El Salvador: Perspective on the Development of the Financial System, With an Inclusive Approach and Use of New Technologies

Posted on Apr 22, 2021 by Otto Boris Rodríguez, Vice President, Banco Central de Reserva de El Salvador

The Pandemic Exposed Evidence of Financial Exclusion

The Covid-19 pandemic made evident the situation of exclusion to digital financial services that characterises El Salvador. The government faced this problem in its first year in office. Food delivery services increased, but only with the use of cash as a payment method; that is, with a great absence of digital payments. Without a doubt, there was a learning curve in the transition to home delivery services, which contributed to the shift from traditional commerce to some variants of e-commerce.

We now need to take a healthy reading of the scale of the challenges to be faced in financial inclusion, which brings us to the issue of fintech; only then can we address the development of the financial system in the future. We can now better understand that in order to make faster progress in financial inclusion, we must make intensive use of fintech, and we must take into account the current low number of fintechs in the country and the unfavourable environment for their development. It is increasingly unacceptable to lack digital payments infrastructure in rural and semi-urban areas, where financial exclusion is concentrated.

El Salvador does not have a deep digital payments infrastructure in rural areas, and at best the use of Financial Correspondents is growing, which significantly limits access to financial services on a mass scale.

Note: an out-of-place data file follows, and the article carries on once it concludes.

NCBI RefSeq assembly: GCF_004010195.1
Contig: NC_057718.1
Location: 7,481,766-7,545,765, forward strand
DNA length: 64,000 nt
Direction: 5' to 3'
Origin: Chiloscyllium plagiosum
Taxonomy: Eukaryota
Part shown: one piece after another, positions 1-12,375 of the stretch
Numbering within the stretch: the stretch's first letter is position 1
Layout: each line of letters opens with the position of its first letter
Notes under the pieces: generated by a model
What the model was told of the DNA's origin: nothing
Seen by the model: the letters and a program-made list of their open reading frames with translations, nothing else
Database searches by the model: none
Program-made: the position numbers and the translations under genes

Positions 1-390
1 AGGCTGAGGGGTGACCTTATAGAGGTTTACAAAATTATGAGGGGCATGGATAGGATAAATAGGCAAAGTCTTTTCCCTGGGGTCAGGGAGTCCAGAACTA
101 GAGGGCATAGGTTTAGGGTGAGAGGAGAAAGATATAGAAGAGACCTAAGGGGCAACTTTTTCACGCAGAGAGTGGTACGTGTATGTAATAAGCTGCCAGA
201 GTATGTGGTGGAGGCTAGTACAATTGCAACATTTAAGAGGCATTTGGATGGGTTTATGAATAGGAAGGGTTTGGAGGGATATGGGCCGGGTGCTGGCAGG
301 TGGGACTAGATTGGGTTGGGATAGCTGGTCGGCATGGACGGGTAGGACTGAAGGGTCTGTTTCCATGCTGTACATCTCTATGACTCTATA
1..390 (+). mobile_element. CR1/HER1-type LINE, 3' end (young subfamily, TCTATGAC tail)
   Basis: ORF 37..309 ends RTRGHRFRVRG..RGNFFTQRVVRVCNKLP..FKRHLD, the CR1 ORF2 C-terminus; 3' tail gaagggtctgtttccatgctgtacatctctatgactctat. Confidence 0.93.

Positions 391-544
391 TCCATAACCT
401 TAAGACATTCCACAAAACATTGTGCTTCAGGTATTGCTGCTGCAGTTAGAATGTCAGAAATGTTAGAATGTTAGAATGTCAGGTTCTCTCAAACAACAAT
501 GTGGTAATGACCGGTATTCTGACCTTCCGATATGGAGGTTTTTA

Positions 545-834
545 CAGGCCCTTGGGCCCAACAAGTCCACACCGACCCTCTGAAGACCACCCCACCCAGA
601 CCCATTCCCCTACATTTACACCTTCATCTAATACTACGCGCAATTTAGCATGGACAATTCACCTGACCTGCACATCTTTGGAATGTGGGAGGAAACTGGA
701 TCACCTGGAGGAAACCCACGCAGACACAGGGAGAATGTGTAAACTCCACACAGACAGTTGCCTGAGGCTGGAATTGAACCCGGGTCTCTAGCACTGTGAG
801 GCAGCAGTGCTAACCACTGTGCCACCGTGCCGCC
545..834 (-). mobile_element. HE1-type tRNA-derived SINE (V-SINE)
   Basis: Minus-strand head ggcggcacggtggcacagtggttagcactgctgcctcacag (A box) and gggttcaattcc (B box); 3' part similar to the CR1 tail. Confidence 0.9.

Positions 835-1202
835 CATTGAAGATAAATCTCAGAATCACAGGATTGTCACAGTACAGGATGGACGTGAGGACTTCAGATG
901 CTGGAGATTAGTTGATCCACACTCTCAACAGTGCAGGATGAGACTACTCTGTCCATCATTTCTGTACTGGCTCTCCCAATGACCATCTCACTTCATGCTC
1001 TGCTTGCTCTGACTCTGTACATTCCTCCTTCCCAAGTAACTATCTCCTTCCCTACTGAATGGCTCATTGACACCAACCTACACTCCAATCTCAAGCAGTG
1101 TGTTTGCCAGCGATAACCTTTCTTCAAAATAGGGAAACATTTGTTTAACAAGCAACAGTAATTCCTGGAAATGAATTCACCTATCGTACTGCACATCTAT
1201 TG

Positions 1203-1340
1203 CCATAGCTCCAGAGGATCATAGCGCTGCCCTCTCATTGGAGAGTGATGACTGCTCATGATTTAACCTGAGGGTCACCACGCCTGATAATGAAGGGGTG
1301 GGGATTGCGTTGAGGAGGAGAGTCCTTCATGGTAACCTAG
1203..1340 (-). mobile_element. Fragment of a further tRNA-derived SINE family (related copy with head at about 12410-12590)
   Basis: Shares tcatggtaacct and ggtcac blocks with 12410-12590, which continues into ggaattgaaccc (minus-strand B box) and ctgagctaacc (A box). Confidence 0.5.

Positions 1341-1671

Efforts Have Been Extensive

Reviewing some of the efforts made, we can go back to 2012, when Banco Central de Reserva de El Salvador and the Superintendencia del Sistema Financiero (SSF) began a coordinated effort to incorporate financial inclusion into their work plans. Thus, in 2015, the Law to Facilitate Financial Inclusion (Ley para Facilitar la Inclusión Financiera) was passed, which included the creation of two products with an inclusive profile, the e-wallet and Savings Accounts with Simplified Requirements (known in Spanish as Cuentas de Ahorro con Requisitos Simplificados, or CARS), as well as the creation of the Electronic Money Provider Company category. However, only one such e-money provider currently operates in the market and it faces a series of difficulties in adapting to the established regulation. History shows that efforts have been insufficient and therefore intensive review is required for regulatory reform.

In 2016, banking penetration reached less than a quarter of the population. It was during the pandemic (2020) that banks modified their procedures to CARS, achieving at the aggregate level more than 90,000 clients, according to data published by SSF. However, this result still seems too little. Efforts to address the situation have been conditioned by the change in priorities and difficulties brought forth by the Covid-19 pandemic.

A New Perspective

Thus, with the change in government in June 2019, the paradigm shift to the digitalisation of the economy began to accelerate. One of the first actions of the new government was the ...

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Financial Inclusion, Regulations, Modernisation, Digital Payments, Fintech